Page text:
Part of using a secured card is keeping track of spending and paying your statement on time every month. Reading up on how statement balances and payment options work can help prepare you to keep up with your monthly bills.

4. Getting Your Deposit Back

Deposits are usually refundable. But credit card issuers each have their own policies about when and how refunds are given.

Capital One refunds security deposits in two ways: You can earn back your deposit as a statement credit by using your card responsibly. Or it will be refunded when you close your account and pay your balance in full.

Potential Benefits of Secured Credit Cards

There are plenty of advantages to using secured cards: A secured card can give you experience using a credit card, help you improve your credit profile and help you work toward a card with better rewards or a higher credit limit. 

It may help to think of a secured card like on-the-job training you can use to move on to bigger and better opportunities. 

Use a Secured Card to Build Credit

If you’re looking to build or rebuild your credit, you can use a secured card to help yourself build a successful track record. That means doing things like paying at least the minimum payment on time each month and using your card responsibly.

Keep in mind that missed or late payments could harm your credit. And so could exceeding your credit limit.

Another fact to consider: Some issuers may not report the status of secured cards. If better credit is your goal, look for a secured card that reports to at least one of the three major credit bureaus: Experian®, Equifax® and TransUnion®.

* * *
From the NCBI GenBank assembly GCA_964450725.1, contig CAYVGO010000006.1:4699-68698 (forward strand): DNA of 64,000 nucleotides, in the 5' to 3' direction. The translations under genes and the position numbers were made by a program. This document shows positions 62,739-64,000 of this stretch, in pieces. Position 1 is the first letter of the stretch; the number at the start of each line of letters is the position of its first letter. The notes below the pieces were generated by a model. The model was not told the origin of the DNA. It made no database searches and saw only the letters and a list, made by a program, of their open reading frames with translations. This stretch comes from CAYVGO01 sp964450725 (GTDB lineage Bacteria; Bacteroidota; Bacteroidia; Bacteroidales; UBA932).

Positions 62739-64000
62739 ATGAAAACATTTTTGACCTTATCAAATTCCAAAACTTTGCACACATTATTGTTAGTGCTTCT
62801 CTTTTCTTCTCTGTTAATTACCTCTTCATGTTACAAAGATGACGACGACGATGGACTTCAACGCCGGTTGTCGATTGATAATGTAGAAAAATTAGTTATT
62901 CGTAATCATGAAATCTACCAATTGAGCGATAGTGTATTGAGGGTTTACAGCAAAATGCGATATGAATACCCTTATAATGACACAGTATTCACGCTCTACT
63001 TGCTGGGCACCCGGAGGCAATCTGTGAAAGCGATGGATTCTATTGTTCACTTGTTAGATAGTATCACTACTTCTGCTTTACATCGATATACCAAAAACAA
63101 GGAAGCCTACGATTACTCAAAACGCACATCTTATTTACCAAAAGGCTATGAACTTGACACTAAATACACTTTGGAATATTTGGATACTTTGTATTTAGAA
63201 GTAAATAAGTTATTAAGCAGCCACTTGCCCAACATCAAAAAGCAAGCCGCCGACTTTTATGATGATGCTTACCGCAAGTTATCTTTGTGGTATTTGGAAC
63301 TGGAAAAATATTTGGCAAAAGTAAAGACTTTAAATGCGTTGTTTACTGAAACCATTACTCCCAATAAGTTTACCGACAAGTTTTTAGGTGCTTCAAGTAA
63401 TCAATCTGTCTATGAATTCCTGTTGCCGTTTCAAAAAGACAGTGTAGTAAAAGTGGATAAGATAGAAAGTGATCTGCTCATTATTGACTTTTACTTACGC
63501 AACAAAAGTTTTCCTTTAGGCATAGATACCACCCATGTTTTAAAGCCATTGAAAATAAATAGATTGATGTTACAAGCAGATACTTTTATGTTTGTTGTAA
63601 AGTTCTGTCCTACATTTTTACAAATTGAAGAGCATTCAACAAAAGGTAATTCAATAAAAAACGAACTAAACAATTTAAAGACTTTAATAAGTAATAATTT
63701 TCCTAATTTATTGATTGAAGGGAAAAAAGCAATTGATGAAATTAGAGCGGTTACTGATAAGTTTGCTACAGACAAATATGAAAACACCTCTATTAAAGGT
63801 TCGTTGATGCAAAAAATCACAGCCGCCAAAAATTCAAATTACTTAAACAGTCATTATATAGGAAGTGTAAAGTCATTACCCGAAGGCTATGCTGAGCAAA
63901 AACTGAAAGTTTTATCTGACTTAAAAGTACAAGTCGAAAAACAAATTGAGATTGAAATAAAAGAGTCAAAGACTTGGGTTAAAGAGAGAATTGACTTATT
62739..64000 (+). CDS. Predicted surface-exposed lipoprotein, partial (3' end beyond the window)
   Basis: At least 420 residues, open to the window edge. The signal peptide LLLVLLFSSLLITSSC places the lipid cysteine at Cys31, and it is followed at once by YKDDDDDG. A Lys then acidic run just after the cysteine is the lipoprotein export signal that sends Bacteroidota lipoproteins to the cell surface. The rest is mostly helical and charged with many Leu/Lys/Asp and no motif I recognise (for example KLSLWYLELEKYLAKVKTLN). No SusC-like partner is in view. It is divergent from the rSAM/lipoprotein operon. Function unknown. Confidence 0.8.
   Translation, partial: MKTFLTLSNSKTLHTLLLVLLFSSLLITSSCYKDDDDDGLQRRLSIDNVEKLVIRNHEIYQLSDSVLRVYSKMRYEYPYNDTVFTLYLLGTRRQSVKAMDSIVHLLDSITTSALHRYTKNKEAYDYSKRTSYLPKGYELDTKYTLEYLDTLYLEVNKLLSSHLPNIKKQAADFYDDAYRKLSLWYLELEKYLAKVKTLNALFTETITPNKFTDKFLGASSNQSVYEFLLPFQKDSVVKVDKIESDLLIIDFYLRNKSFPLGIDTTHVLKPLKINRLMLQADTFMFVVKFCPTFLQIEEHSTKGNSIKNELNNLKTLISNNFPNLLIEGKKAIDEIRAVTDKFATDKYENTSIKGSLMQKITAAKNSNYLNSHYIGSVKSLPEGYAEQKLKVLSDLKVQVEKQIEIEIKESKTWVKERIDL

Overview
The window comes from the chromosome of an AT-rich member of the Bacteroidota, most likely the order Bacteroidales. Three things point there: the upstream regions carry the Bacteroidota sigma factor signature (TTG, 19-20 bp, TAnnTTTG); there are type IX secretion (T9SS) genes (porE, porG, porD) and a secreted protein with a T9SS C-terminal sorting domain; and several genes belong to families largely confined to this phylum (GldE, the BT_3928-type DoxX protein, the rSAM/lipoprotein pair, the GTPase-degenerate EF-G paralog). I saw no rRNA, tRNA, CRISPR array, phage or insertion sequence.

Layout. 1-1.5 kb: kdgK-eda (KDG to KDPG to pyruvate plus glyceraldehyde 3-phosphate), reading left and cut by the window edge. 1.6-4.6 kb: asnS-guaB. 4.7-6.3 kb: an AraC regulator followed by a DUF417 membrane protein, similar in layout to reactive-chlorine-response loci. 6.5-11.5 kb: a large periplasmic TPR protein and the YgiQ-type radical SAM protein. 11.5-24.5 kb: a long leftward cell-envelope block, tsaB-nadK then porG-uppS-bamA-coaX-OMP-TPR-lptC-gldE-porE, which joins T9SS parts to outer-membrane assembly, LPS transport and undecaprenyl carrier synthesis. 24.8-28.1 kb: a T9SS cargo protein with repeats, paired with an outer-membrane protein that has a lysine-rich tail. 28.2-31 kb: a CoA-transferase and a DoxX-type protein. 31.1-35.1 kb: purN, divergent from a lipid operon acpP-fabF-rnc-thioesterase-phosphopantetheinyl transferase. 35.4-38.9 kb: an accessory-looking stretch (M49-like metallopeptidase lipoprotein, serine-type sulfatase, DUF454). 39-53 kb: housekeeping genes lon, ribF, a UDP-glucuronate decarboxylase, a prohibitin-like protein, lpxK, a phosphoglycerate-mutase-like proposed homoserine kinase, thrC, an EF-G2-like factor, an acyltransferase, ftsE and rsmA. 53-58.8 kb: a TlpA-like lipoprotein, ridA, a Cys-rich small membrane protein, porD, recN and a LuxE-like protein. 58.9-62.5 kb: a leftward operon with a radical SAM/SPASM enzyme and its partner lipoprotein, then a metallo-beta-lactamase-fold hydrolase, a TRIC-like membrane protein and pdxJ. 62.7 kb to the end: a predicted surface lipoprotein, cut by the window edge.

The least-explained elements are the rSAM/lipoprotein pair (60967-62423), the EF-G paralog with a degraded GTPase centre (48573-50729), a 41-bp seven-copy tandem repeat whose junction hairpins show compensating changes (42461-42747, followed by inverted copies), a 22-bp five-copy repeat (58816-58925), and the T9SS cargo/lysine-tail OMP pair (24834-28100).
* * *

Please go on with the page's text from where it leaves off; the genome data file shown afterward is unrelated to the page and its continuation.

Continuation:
Secured Cards Can Help You Graduate to Traditional, Unsecured Cards

There’s no single right time to move from a secured card to an unsecured card. When and why you decide to apply for a traditional credit card will depend on your situation and goals. 

But some credit card companies may allow you to move seamlessly from a secured card to a traditional card without closing your original line of credit. The process may even involve returning your deposit.

Check with your credit card company to understand what’s possible and how your account will be treated if you transition to a traditional card. And be sure to understand how closing your secured card account could affect your credit.

Secured Cards vs. Unsecured Credit Cards, Debit Cards and Prepaid Cards

When you pay for something, secured cards and other cards may seem the same. But there are some differences worth noting.

What’s the Difference Between Secured Cards and Unsecured Cards?

Secured cards and unsecured credit cards work similarly. The biggest difference between a secured and unsecured credit card is the security deposit. But rewards like cash back, miles or points may also be limited with secured cards.

Credit limits may differ, too. With a secured card, your credit limit may be based on the security deposit. But some secured cards offer opportunities to increase your credit limit. At Capital One, you could be automatically considered for a higher credit line in as little as six months.